# Unlocking Performance with Lazy Evaluation in C++

## Discover the power of lazy evaluation and how it optimizes C++ code for better performance.

In my article where I introduced the Range library that came with the C++20 standard, I discussed the library’s lazy evaluation approach and the benefits it brings to the language. While introducing the Range library, I attempted to convey its adapters and generators through practical examples without diving into technical details. However, understanding the Range library without understanding the concept of lazy evaluation can be challenging. Therefore, I’d like to talk to you about lazy evaluation and how the Range library enables it.

# TL;DR

Lazy evaluation is a crucial concept in C++ that allows us to delay computations until they are genuinely needed, potentially improving code performance. This article introduces lazy evaluation, explains its benefits, and shows how C++11 and later versions have made it more accessible. By using a simple multiply function example, we illustrate the power of lazy evaluation in minimizing unnecessary calculations. Lazy evaluation is not just for numerical computations; it also plays a role in C++20’s std::ranges library, offering deferred algorithm execution. Understanding lazy evaluation can help you write more efficient, resource-friendly code in C++.

Lazy evaluation, which was first introduced in 1995 with the Expression Templates technique, is a core architectural concept in numerical computation libraries like Blaze, Boost.UBlas, and Blitz. Despite its simple underlying structure, lazy evaluation can have a significant impact on performance.

Although lazy evaluation has been known for a long time, it was not widely adopted by developers until the introduction of C++11 and later versions. This is because C++11 introduced a number of features that simplified the syntax of lazy evaluation, such as the `auto`

type deducer, variadic templates, and lambda expressions. These features made it easier for developers to write and understand code that uses lazy evaluation, making it a more accessible option for a wider range of projects.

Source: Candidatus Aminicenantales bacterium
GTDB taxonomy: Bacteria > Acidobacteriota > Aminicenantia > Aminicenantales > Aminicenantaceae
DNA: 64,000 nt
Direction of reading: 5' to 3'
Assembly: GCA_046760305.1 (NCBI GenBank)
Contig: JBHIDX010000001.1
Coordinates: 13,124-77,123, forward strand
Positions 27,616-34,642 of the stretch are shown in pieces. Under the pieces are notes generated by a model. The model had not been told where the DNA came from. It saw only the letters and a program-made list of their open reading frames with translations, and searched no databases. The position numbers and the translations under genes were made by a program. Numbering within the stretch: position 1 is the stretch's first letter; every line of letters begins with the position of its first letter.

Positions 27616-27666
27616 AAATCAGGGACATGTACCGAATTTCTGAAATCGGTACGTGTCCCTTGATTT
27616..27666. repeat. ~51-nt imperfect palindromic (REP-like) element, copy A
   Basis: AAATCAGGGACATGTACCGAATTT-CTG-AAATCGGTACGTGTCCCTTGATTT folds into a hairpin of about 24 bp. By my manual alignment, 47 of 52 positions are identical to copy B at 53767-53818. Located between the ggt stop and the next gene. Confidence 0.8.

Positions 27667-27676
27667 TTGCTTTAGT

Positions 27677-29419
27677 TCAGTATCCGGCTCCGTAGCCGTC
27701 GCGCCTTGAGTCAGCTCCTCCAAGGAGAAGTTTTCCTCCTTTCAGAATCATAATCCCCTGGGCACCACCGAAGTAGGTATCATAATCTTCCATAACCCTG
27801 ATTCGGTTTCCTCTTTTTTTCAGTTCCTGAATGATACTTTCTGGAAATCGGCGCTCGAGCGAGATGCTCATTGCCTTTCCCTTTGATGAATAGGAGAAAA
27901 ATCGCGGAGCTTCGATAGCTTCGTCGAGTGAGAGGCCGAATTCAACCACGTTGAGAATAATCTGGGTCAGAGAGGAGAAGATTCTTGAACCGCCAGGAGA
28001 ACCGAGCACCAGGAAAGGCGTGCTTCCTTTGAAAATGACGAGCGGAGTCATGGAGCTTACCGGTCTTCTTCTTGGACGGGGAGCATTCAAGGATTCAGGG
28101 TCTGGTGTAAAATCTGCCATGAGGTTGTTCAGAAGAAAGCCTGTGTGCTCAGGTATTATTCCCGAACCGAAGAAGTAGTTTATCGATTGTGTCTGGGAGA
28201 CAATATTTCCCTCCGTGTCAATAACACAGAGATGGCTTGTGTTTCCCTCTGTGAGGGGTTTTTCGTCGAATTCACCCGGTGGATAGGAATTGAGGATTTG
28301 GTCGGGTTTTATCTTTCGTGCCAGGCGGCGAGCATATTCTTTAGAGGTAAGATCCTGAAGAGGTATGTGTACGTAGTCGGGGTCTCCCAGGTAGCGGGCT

# Eager Evaluation — Immediate Computation

When we design our code, we typically assume that the code will be executed immediately when it is written. This is because it makes our code easier to read and debug. The immediate computation method is a programming technique that enforces this assumption. It ensures that the code is executed at the point of invocation, which can lead to more deterministic and controlled behavior.

When we write a function `int multiply(int x, int y)`

that performs a multiplication operation, the structure of the function which uses immediate computation will be as follows:

`1. int multiply(int x, int y) { return x * y; }`

2.

3. int main() {

4. int x = 2, y = 3;

5. int tmp = multiply(x, y);

6. int result = multiply(4, tmp);

7. // ... and many other calculations ...

8. cout << "result: " << result << "\n";

9. }

In immediate computation, the `multiply`

function will instantly calculate the product of the given values and assign the result to the `tmp`

variable at **line 5**. Then, it will use the calculated temporary variable to perform the remaining multiplication operation and assign the result to the `result`

variable. Although the calculated `result`

value may not be used until it is printed to the console, it is holds within the application until **line 8**.

# Lazy Evaluation — Lazy Computation Architecture

If the `multiply`

function were written with lazy evaluation, the multiplications would be deferred until they were needed. This means that the code would not actually multiply the numbers until the value was needed on **line 8**. In the new approach, the result variable would not actually hold the final value of the operations. Instead, it would be a function that would combine all the computations and calculate them one at a time when needed. This could improve performance by avoiding unnecessary calculations.

To achieve lazy evaluation, let’s rewrite our `multiply`

function to return an intermediate object `lazy_t<T1, T2>`

that holds data type and can store the multiplication operations:

`template <typename T1, typename T2>`

struct lazy_t; // (1)

template <typename T1, typename T2> // (2)

lazy_t<T1, T2> multiply(T1 x, T2 y)

{

return lazy_t<T1, T2>(x , y); // (3)

}

- We define the intermediate class, named
`lazy_t`

, which will hold the multiplication operations and delay them until the final result is needed. This class will be the main structure used for lazy evaluation, and it will handle all the operations through this class. - Because we want to combine the multiplication operations, the arguments to the
`multiply`

function can be either integral type or instances of the`lazy_t`

class from a previous multiplication operation which hold the other multiplication. Therefore, the multiply function must accept different types. As a result, we implement our multiply function within a structure that accepts two different template types. - The
`multiply`